John Himmelfarb is an architecture graduate from Harvard University. He is an exponent of Abstract Expressionism whose development of line has been described as 'dramatic'. His often calligraphic drawings and paintings spring from jazz rhythms or an allusive imagery. Himmelfarb is best known for the gigantism of his 'works in progress' executed in full view of the public, much in the way of a performance. He has benefited from grants from the National Education Association and the Pollock-Krasner Foundation. He has shown his works in solo exhibitions mostly in the Midwest but also at the University of Connecticut, Fairfield, and at the Centre for Contemporary Art, Christchurch, New Zealand....

Article

Sook-Kyung Lee

One of the characteristics of Korean contemporary art is a continuous effort in employing and interpreting international art practices and discourses. Art movements from Europe and North America in particular, including Abstract Expressionism, Art informel, Minimalism, Conceptual art and Post-modernism, have influenced many Korean artists’ styles and ideas since the 1950s, providing formal and conceptual grounds for critical understandings and further experiments. Whilst some artists who maintained traditional art forms such as ink painting and calligraphy exercised modernist styles and abstract forms largely within the norms and conventions of traditional genres, a large group of artists proactively adapted to Western styles, employing new materials and techniques as well as the notions of avant-garde and experimentalism (...

Article

Eric M. Wolf

American art collection that opened in 1987. In 2015 the collection contained approximately 17,000 objects, specializing in modern and contemporary art (with particular strength in Surrealism, School of Paris, Abstract Expressionism, Pop art, and Minimalism), antiquities, Byzantine art, and the art of Africa, Oceania, and the Americas. While the vast majority of works in the museum come from the collection of its late founders, John and Dominique ...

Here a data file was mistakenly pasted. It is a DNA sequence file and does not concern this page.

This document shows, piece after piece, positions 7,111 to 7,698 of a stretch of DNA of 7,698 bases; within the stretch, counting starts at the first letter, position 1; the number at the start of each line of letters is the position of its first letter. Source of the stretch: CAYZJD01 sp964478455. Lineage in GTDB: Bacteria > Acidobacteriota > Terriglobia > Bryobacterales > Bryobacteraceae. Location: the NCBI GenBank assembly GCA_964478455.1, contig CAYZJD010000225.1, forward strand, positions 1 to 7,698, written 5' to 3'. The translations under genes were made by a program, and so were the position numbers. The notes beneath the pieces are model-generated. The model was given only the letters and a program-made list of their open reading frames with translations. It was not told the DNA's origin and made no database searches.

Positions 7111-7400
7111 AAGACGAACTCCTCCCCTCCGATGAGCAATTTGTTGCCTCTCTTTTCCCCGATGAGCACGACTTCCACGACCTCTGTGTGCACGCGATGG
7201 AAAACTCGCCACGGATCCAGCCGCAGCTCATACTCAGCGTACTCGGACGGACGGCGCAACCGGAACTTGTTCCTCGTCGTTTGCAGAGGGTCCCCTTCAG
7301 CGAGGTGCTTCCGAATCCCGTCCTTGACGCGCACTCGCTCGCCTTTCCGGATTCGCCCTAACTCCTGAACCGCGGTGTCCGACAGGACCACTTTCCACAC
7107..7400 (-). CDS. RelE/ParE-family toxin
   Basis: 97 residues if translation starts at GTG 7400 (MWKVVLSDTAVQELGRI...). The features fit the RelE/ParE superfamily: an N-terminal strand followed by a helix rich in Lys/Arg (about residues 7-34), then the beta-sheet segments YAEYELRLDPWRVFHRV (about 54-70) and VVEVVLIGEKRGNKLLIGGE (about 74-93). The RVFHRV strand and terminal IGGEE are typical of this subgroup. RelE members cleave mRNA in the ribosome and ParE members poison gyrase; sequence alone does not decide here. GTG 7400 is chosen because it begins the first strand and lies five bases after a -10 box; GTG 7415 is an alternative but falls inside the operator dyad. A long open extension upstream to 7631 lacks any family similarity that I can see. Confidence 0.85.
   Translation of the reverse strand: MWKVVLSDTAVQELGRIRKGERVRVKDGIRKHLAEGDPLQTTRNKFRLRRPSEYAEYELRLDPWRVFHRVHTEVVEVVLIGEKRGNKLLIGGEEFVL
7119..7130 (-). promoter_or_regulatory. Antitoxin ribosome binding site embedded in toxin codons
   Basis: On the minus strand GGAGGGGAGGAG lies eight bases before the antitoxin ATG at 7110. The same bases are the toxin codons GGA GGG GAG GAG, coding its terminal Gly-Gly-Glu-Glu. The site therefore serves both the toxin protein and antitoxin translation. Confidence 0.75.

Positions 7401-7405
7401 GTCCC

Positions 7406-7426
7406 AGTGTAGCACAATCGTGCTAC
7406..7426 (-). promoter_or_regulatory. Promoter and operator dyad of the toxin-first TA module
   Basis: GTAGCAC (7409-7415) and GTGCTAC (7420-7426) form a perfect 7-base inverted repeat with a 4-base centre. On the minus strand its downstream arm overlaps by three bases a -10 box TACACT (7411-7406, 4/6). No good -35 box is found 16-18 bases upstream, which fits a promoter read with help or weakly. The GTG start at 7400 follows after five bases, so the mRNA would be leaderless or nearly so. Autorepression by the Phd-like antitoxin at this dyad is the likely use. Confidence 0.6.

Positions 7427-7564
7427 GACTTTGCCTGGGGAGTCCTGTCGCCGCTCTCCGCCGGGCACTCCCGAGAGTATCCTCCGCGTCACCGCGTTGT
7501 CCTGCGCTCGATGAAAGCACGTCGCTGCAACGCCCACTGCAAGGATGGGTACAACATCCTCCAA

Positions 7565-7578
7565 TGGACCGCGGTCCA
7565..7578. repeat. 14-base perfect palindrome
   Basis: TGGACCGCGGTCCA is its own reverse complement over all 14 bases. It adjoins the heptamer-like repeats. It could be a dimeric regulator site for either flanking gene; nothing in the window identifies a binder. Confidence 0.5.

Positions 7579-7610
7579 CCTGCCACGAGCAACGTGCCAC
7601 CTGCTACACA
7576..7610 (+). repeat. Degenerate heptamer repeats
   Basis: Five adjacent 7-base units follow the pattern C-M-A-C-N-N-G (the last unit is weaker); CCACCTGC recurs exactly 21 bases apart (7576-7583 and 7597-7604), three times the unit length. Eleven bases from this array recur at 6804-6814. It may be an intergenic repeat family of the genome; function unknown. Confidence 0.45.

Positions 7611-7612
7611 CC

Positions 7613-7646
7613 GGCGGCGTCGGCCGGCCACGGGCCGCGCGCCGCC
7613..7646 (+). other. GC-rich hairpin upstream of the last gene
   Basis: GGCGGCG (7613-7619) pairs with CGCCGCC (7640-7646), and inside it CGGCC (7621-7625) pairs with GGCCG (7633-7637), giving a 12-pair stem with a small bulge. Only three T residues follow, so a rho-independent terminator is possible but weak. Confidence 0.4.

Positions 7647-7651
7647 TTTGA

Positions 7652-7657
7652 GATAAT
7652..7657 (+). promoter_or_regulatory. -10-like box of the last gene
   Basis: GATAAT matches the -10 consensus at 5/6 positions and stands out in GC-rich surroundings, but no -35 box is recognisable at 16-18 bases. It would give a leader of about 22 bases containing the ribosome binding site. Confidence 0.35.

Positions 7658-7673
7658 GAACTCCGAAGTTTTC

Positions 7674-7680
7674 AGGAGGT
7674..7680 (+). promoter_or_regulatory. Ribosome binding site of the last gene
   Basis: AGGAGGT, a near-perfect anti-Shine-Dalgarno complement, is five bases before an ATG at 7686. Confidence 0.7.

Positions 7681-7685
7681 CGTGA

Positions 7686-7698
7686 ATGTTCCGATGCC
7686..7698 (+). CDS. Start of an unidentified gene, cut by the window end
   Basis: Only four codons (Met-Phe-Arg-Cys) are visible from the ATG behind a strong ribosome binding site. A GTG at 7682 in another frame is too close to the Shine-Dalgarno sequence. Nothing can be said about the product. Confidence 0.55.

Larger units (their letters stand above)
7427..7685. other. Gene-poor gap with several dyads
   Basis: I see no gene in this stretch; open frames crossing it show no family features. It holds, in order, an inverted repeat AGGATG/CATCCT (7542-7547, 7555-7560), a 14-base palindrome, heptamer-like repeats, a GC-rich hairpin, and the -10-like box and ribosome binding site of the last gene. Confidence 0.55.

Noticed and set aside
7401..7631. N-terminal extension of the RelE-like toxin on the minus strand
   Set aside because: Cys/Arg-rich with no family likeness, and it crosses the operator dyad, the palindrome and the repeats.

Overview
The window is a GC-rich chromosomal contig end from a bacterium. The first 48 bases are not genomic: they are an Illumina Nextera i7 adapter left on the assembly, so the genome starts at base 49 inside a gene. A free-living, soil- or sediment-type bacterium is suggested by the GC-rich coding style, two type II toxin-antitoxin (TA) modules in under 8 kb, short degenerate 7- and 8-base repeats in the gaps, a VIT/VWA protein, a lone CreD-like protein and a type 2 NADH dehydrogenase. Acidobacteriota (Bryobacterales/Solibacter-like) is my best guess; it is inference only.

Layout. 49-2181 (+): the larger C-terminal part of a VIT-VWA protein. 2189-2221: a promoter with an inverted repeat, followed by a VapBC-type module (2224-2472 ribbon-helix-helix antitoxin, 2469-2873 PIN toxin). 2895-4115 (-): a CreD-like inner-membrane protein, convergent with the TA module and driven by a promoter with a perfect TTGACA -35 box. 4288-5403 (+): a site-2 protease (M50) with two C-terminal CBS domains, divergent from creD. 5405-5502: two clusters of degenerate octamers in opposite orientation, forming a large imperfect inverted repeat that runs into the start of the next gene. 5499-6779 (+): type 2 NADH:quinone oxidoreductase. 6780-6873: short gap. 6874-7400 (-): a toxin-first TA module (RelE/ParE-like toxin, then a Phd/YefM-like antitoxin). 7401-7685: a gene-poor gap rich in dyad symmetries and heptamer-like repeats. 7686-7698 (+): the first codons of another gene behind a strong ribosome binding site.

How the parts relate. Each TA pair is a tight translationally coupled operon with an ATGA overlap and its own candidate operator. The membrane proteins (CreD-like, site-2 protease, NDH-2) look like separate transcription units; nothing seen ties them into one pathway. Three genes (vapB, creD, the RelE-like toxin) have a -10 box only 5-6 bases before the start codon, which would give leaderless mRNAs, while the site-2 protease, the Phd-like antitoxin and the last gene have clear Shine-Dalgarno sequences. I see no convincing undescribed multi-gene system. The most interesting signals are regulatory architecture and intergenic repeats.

Article

Karen Kurczynski

Term used to describe the return to figurative painting and sculpture in large-scale, aggressive and gestural works that gained international attention around 1980. Major international exhibitions such as A New Spirit in Painting (1981, London, RA) and Documenta 7 in 1982 in Kassel, Germany, signaled a return to painting and narrative after the dominance of conceptual art, performance, video, photography and other non-traditional media in the 1970s (even if Documenta 7 also included the latter trends). In the US context, it drew on the return to gestural painting exemplified in New Image painting, which favored naive or simplified imagery over realism and treated the figure as a sign or cipher (...

Article

H. Alexander Rich

American painter and teacher of Spanish birth. One of the last surviving members of the first generation of Abstract Expressionists, Vicente arrived in New York from Spain as an innovative synthesizer of earlier European styles, working his way from portrait and nature painting through landscapes and Cubism before arriving at his mature New York School-inflected manner of large-scale abstract collage and stain paintings....